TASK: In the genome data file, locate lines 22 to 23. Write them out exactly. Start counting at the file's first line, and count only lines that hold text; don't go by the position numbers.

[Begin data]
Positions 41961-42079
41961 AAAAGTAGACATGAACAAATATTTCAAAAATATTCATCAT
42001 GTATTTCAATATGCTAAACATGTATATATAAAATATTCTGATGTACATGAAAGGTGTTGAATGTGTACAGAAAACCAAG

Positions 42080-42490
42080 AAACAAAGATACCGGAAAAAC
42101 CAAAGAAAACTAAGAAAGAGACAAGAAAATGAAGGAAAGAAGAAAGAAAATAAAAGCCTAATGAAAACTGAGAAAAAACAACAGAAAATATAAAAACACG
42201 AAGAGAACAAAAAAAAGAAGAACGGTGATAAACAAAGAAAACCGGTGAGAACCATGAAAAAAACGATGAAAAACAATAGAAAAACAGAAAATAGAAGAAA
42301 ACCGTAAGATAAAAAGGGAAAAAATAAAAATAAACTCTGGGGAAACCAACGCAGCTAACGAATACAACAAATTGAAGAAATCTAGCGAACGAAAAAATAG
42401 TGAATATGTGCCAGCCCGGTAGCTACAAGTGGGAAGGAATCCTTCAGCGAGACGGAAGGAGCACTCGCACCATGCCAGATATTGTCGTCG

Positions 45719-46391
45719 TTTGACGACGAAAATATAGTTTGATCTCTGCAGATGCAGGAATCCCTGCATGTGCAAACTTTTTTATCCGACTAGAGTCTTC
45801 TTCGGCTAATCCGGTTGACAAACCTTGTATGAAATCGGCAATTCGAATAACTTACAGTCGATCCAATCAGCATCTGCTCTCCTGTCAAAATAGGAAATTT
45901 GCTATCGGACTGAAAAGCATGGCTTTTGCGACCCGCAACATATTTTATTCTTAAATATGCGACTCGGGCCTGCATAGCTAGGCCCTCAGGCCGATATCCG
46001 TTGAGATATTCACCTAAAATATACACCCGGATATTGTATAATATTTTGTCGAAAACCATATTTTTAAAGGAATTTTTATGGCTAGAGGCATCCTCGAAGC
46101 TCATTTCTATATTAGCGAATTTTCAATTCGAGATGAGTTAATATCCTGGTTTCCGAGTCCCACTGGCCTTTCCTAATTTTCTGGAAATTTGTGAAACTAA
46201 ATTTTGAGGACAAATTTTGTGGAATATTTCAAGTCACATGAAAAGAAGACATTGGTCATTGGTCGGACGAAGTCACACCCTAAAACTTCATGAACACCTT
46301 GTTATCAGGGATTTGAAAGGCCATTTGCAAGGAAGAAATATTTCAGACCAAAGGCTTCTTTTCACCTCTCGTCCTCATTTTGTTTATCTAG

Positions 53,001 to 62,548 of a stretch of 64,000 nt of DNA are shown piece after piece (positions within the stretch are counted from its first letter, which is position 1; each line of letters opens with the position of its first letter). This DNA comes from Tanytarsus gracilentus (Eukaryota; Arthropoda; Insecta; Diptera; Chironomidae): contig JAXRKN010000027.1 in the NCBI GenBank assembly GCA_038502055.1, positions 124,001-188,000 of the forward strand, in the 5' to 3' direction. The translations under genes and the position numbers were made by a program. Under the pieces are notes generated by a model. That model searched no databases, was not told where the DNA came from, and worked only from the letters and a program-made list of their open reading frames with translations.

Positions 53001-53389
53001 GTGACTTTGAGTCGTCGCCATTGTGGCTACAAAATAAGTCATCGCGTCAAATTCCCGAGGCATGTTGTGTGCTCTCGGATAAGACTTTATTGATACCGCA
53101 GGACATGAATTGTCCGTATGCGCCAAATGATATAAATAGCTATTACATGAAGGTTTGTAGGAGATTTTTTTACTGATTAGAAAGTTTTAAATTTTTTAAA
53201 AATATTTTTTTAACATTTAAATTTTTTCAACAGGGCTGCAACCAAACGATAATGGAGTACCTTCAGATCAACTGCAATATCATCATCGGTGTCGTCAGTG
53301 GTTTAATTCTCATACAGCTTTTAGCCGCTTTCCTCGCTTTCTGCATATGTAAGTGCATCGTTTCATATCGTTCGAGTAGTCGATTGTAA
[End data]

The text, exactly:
53201 AATATTTTTTTAACATTTAAATTTTTTCAACAGGGCTGCAACCAAACGATAATGGAGTACCTTCAGATCAACTGCAATATCATCATCGGTGTCGTCAGTG
53301 GTTTAATTCTCATACAGCTTTTAGCCGCTTTCCTCGCTTTCTGCATATGTAAGTGCATCGTTTCATATCGTTCGAGTAGTCGATTGTAA